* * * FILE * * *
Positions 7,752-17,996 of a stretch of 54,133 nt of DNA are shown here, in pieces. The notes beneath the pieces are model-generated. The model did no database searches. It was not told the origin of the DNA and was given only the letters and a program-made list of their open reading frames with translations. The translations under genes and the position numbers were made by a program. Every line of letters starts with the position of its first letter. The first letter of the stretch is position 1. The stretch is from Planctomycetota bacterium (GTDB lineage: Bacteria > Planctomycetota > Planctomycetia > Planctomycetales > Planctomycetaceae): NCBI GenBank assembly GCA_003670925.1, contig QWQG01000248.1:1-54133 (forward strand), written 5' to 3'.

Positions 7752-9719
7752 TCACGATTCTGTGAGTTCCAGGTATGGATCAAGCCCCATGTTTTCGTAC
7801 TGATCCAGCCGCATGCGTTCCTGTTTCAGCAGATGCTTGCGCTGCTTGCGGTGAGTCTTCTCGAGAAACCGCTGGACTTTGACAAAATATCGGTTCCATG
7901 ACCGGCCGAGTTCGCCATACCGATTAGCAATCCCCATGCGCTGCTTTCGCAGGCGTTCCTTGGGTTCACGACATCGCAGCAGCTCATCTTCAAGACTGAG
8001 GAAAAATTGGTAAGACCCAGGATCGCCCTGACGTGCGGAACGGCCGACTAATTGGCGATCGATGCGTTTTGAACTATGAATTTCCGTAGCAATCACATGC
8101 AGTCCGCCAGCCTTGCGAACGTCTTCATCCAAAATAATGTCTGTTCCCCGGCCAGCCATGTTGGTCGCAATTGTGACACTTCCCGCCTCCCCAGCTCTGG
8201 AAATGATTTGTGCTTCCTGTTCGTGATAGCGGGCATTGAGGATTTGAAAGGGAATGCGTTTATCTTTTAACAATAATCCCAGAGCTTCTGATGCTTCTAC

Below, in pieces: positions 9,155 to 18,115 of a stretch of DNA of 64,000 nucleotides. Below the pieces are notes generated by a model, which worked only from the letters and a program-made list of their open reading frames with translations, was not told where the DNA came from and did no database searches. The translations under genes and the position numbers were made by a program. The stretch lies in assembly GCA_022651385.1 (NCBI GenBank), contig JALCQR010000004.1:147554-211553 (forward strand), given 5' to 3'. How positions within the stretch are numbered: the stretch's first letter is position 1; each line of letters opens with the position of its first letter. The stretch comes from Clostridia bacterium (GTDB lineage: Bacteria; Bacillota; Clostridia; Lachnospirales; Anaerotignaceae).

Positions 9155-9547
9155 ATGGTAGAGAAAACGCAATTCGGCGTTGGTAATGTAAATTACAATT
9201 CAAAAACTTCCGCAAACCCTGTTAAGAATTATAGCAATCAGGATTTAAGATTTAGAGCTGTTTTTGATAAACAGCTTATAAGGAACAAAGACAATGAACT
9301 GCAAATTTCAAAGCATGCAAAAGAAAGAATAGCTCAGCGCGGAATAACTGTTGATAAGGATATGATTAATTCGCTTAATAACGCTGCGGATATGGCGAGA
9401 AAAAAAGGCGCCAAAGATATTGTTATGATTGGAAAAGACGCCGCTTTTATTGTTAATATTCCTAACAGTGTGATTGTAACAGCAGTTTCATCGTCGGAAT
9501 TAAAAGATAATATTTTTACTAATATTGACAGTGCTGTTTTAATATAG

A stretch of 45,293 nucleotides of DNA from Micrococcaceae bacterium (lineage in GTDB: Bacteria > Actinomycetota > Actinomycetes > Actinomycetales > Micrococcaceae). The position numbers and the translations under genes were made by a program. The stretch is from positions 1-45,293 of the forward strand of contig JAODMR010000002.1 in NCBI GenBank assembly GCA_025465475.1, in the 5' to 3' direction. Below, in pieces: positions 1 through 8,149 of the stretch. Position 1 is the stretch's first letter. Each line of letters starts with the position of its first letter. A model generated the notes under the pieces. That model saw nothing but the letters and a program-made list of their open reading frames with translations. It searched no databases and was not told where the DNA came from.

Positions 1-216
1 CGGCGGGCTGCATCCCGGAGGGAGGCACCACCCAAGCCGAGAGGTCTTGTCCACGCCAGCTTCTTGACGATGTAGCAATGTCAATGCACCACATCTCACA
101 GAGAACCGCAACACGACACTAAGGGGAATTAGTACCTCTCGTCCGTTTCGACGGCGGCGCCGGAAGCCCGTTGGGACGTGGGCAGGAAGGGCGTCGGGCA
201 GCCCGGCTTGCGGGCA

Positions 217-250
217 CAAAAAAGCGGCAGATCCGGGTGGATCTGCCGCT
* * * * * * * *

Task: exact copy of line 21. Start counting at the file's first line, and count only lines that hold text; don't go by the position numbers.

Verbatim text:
Positions 217-250